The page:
Turkic Muslim slave-raiders from Khoqand did not distinguish between Hui Muslim and Han Chinese, enslaving Hui Muslims in violation of Islamic law.[12][13] During the Afaqi Khoja revolts Turkic Muslim Khoja Jahangir Khoja led an invasion of Kashgar from the Kokand Khanate and Jahangir's forces captured several hundred Dungan Chinese Muslims (Tungan or Hui) who were taken to Kokand. Tajiks bought two Chinese slaves from Shaanxi; they were enslaved for a year before being returned by the Tajik Beg Ku-bu-te to China.[14] All Dungans captured, both merchants and the 300 soldiers Janhangir captured in Kashgar, had their queues cut off when brought to Kokand and Central Asia as prisoners.[15][16][clarification needed] Many of the captives became slaves. Accounts of these slaves in Central Asia increased.[17][18] The queues were removed from Dungan Chinese Muslim prisoners and then sold or given away. Some of them escaped to Russian territory where they were repatriated back to China and the accounts of their captures were recorded in Chinese records.[19][20] The Russians record an incident where they rescued these Chinese Muslim merchants who escaped, after they were sold by Jahangir's Army in Central Asia and sent them back to China.[21]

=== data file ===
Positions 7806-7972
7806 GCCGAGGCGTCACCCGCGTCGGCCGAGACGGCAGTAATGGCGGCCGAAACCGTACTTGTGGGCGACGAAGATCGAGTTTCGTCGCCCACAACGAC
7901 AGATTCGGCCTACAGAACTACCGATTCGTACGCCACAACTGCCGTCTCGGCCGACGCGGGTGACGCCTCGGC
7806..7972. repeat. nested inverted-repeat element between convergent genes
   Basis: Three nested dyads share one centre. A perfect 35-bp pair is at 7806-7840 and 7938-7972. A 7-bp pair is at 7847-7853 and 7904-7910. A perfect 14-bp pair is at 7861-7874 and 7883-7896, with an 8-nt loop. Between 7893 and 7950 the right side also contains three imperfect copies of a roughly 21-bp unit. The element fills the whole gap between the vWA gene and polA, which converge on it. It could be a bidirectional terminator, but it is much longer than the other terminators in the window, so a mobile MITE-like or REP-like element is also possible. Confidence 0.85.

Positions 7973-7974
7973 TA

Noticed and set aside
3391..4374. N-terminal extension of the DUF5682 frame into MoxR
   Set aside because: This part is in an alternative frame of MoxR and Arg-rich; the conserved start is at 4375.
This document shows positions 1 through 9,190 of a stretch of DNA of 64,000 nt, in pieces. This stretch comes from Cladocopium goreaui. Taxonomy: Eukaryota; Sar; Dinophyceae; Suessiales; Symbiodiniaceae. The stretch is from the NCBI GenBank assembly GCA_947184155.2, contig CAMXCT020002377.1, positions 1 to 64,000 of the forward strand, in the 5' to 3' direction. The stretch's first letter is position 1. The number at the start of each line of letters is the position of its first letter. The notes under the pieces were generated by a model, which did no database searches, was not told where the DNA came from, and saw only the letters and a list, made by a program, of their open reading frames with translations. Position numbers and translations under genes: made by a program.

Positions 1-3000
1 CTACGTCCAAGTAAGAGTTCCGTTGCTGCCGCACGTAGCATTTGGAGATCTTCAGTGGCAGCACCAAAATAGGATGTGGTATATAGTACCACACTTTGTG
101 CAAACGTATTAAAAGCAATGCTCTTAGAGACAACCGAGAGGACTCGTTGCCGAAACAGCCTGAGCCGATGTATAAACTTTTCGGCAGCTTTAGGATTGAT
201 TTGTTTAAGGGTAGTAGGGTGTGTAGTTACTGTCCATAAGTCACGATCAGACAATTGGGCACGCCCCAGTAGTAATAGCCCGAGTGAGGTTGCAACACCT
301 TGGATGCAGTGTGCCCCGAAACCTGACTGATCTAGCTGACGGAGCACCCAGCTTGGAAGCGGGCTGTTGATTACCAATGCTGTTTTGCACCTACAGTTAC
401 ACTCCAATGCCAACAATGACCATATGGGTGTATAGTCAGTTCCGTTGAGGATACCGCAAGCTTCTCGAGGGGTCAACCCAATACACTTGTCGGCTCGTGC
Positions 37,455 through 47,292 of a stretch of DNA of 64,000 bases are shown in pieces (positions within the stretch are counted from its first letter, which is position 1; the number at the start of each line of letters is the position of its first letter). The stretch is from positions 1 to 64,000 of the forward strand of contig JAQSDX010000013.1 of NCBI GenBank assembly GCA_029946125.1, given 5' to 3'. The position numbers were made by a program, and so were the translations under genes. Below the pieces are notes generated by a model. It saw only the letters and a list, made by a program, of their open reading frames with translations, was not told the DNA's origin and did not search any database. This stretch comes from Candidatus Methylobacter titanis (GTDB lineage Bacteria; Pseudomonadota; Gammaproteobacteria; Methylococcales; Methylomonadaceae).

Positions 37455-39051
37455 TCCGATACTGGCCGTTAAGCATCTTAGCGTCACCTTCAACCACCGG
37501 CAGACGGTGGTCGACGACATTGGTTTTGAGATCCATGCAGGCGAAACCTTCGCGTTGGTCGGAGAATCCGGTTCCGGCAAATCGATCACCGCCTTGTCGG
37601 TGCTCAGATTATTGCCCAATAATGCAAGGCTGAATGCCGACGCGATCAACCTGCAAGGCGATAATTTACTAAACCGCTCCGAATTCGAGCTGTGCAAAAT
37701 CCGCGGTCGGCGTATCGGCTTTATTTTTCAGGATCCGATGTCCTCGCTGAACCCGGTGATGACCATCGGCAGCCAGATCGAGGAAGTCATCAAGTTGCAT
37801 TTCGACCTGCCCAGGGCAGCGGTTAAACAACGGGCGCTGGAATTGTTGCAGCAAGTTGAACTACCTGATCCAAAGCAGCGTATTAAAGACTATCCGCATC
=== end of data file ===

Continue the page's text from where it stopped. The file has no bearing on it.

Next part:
The Dungan in the former Soviet republics are Hui who fled China in the aftermath of the Hui Minorities' War (also known as the "Dungan Rebellion") in the 19th century. According to Rimsky-Korsakoff (1992), three separate groups of the Hui people fled to the Russian Empire across the Tian Shan mountains during the exceptionally severe winter of 1877/78 after the end of the Hui Minorities' War:

  1. The first group, of some 1000 people, originally from Turpan in Xinjiang, led by Ma Daren (馬大人, 'the Great Man Ma'), also known as Ma Da-lao-ye (馬大老爺, 'the Great Master Ma'), reached Osh in Southern Kyrgyzstan.
  2. The second group, originally from Didaozhou (狄道州) in Gansu, led by ahong Ma Yusuf (馬郁素夫),[22] also known as Ah Ye Laoren (阿爺老人, 'the Old Man O'Granpa'), were settled in the spring of 1878 in the village of Yrdyk (Russian: Ирдык or Ырдык) some 15 km from Karakol in Eastern Kyrgyzstan. They numbered 1130 on arrival.
  3. The third group, originally from Shaanxi, led by Bai Yanhu (白彦虎; also spelt Bo Yanhu; often called by his followers "虎大人", 'The Great Man Hu (Tiger)', 1829(?)-1882), one of the leaders of the rebellion, were settled in the village of Karakunuz (now Masanchi), in modern Zhambyl Province of Kazakhstan. It is 8 km north of the city Tokmak in northwestern Kyrgyzstan. This group numbered 3314 on arrival. Bai Yanhu's name in other romanizations was Bo-yan-hu or Pai Yen-hu; other names included Boyan-akhun (Akhund or Imam Boyan) and Muhammad Ayyub.[23]